AFSC’s New Hampshire State House Watch newsletter is published weekly to bring you information about matters being discussed in Concord including housing, the death penalty, immigration, and labor rights. We also follow the state budget and tax system, voting rights, corrections policy, and more. For an email subscription, visit our main page and click on <get our newsletter>.
Click here for back issues.
We also have a weekly radio show on Mondays from 5 to 6 pm, re-broadcast Tuesdays from 8 to 9 am. You can listen live on WNHN, 94.7 FM in Concord, or over the internet. You can download a podcast of any of our earlier shows
AFSC-NH State House Watch, June 6
2014 Issue 22
The House and Senate finished their work for the season on Wednesday, June 4. Members approved all of the Committee of Conference reports that were presented.
If Governor Maggie Hassan vetoes any of the 242 bills which were approved this year, Senators and Representatives will return in the fall to vote on veto over-rides. Otherwise, unless they are called back for a special session, they won’t be returning to vote before the November 4 election.
We are wrapping up as well. State House Watch will be back next week with a report on highlights and low points of the past session. We would love to get your views on this newsletter, which we have sent out every week since the beginning of January. Please take a few minutes to complete our survey. Let us know what you like, what we could improve, and how you made use of the newsletter.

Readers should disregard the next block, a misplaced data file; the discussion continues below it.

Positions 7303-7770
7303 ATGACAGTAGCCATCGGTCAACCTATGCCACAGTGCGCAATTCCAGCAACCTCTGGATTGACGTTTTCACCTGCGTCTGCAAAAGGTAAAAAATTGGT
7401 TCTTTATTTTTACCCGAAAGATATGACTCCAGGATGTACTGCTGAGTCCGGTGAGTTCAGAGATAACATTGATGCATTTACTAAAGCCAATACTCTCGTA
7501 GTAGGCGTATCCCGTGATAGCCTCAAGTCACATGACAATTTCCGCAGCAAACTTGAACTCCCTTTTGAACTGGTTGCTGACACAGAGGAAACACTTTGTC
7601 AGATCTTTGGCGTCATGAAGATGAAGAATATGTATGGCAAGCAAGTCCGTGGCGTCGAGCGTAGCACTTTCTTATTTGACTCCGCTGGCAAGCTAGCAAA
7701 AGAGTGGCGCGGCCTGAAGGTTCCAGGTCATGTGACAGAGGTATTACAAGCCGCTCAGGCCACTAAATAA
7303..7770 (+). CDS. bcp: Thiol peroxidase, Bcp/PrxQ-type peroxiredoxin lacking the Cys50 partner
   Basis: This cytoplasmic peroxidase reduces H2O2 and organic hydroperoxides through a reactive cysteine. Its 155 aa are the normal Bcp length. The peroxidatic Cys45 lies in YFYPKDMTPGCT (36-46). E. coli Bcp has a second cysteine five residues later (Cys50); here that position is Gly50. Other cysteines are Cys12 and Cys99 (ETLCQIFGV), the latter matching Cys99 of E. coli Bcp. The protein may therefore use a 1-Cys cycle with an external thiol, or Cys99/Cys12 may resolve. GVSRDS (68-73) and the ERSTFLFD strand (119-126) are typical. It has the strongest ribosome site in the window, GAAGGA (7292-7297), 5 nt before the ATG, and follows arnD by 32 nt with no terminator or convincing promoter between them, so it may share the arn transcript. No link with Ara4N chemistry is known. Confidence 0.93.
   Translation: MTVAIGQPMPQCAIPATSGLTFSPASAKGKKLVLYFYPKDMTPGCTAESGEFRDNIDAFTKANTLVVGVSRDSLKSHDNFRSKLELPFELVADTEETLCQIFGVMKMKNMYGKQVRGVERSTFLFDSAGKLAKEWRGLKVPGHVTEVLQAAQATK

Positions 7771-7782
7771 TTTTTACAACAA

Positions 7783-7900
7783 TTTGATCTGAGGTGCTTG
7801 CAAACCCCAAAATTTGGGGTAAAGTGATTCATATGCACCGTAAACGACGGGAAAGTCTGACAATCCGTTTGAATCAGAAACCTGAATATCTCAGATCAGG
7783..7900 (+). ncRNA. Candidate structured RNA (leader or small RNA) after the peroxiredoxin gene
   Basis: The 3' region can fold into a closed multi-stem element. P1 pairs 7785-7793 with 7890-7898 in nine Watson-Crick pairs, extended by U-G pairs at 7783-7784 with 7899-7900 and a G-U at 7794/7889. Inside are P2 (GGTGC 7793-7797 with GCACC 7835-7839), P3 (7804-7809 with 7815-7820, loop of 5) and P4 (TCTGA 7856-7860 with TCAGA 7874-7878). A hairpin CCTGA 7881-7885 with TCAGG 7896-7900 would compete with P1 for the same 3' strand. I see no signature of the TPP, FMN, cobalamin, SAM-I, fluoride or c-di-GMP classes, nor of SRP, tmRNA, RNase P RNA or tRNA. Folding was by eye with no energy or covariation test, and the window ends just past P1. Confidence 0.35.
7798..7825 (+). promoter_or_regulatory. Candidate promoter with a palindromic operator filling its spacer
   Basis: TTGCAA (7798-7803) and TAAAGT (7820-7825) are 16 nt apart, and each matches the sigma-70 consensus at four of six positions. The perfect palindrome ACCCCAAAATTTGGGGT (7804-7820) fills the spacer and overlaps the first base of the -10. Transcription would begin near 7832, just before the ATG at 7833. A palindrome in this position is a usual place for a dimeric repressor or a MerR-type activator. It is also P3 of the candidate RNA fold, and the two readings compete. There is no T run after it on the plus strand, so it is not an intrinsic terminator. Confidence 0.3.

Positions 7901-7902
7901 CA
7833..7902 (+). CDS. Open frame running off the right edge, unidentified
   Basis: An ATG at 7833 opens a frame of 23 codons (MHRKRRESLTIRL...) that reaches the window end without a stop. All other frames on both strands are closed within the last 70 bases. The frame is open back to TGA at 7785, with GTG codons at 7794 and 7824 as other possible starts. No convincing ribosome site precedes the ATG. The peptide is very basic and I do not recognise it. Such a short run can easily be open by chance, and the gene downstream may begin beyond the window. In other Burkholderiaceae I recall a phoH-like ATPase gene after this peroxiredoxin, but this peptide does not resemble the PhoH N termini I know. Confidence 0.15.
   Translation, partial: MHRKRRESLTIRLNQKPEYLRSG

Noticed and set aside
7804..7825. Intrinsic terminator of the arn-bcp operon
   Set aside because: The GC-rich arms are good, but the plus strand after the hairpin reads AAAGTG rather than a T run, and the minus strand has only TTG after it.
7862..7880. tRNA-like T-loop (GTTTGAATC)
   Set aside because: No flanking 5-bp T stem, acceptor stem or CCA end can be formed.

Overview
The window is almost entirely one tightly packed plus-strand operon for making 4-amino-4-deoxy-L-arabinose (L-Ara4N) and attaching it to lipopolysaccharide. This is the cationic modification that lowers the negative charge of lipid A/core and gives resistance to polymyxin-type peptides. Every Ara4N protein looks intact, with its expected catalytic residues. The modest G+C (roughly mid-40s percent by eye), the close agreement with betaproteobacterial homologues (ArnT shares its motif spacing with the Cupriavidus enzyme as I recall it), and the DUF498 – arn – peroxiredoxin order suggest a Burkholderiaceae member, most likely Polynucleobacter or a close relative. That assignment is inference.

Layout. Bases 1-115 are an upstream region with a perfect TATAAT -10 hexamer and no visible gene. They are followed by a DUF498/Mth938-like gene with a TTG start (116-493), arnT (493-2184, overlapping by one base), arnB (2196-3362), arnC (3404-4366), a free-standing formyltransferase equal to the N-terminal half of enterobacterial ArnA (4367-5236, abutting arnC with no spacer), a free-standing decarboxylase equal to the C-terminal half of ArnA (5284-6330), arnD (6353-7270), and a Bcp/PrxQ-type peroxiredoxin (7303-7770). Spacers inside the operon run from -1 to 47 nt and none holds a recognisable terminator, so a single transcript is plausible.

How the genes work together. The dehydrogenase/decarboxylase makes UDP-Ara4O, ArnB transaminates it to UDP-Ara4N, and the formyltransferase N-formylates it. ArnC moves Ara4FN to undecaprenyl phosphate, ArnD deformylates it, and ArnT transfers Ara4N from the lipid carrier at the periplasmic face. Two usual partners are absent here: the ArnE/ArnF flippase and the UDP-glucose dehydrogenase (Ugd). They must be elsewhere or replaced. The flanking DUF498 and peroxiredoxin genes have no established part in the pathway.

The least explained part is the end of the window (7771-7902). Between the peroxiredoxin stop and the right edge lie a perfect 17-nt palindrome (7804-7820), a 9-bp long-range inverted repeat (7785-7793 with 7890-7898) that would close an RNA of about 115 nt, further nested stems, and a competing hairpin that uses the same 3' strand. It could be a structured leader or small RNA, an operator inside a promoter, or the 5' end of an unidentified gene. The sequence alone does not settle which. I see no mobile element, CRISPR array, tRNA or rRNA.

We also want to remind you that if you do appreciate this newsletter and other work of the American Friends Service Committee you can go to our website to make a donation. Look for the green Donate Now button. Or, if you’d prefer, we are happy to receive checks at our office, 4 Park Street, Suite 209, Concord NH 03301. Thanks!
Coming Up at the State House
House committees have scheduled meetings on bills that were referred to “interim study.” Check the House Calendar or the docket for the bill in question if there is one that interests you. The House will be inactive during the month of July.
The Senate Calendar lists a number of meetings for committees that include Senators as members (e.g. the Commission to Study Business Taxes and the Exotic Aquatic Weeds and Species Committee both have scheduled meetings on Monday, June 16) but otherwise looks pretty quiet.